CROWEmtnFARMS New Member

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    You have to look at what opetations bring the most money in your area. Here in upstate sc its feeder calves. Some places its cow calf operations and some its big bulls. Ive got 15 acres and have a breeding herd. I sell all the calves at 6mos or so and have never lost money. When you take 6 or 7 calves to market and bring home 7grand. Its a pretty good day. Im a firefighter and fool with cows on my off days. Pretty good side job/hobby
     
  7. Fairfarmhand

    Fairfarmhand New Member

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    I asked my dh this question last night. His answer...."I don't know." We don't know whether or not we make a profit. I'm kind of scared to run the numbers!

    Basically, most years if we break even we're happy. We do it to help offset our grocery bill, but mostly we do it for the joy of it.

    So much depends on the cost of land, whether it's a dry year or a wet year, whether you have herd health problems that year or not. It can vary so much!
     
  8. ausagventures

    ausagventures New Member

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    This is a really odd question...and I've skipped reading all the answers before I've put my 2 cents in...

    Running a beef cattle enterprise is a business, not unlike running any other sort of agricultural or non-agricultural business. Therefore, to be sustainable it must be socially sustainable, environmentally sustainable and economically sustainable i.e. viable.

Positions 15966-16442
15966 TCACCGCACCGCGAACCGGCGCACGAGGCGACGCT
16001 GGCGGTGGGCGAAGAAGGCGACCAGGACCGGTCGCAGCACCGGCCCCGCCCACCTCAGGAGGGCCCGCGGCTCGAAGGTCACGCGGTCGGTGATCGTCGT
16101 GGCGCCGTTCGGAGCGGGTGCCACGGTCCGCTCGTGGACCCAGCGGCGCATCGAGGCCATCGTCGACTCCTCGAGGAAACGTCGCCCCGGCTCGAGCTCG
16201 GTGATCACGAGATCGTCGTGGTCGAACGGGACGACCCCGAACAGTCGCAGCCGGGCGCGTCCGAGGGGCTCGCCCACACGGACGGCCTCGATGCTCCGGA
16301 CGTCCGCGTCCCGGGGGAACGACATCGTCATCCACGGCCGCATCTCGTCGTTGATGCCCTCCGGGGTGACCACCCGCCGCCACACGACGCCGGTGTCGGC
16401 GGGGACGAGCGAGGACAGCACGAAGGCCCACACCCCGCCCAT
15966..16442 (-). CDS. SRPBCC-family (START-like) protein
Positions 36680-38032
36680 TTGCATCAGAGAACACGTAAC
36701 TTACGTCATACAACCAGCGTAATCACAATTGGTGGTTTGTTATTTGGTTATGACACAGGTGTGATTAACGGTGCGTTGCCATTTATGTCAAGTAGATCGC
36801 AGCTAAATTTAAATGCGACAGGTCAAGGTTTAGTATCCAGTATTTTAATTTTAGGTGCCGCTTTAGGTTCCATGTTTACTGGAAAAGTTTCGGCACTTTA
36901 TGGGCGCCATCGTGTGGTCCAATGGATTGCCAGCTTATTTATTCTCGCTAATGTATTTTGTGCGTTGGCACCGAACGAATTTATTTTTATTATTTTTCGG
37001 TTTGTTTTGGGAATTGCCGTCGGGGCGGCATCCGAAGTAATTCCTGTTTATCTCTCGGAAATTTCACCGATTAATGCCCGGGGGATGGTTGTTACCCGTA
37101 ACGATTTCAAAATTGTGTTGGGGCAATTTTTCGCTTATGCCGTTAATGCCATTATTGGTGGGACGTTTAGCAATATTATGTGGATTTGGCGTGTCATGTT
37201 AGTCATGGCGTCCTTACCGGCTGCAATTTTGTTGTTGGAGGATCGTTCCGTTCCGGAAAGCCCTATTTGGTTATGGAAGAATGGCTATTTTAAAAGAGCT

I'm not saying it is easy to make a profit- but I would say these factors help a bit...

    • Not only knowing, but understanding your cost of production
    • Adoption of new technology to increase efficiency & reduce input costs (even though costs of the actual inputs themselves are higher than ever)
    • Understand the market of which you are operating within, including the trends and cycles
    • Good bloody luck :)

    ETA- I've just read your second post...

    Perhaps beef cattle just aren't viable to your operation if you can't make it work. I suppose it's about understanding your financial and environmental constraints (i.e. carrying capacity) and then figuring out what is best to run on your operation. There are a number of farmers I know down here who would love to run cattle, but with the market, and the feeding requirements, it makes so much more sense for them to run sheep and wheat/ barley.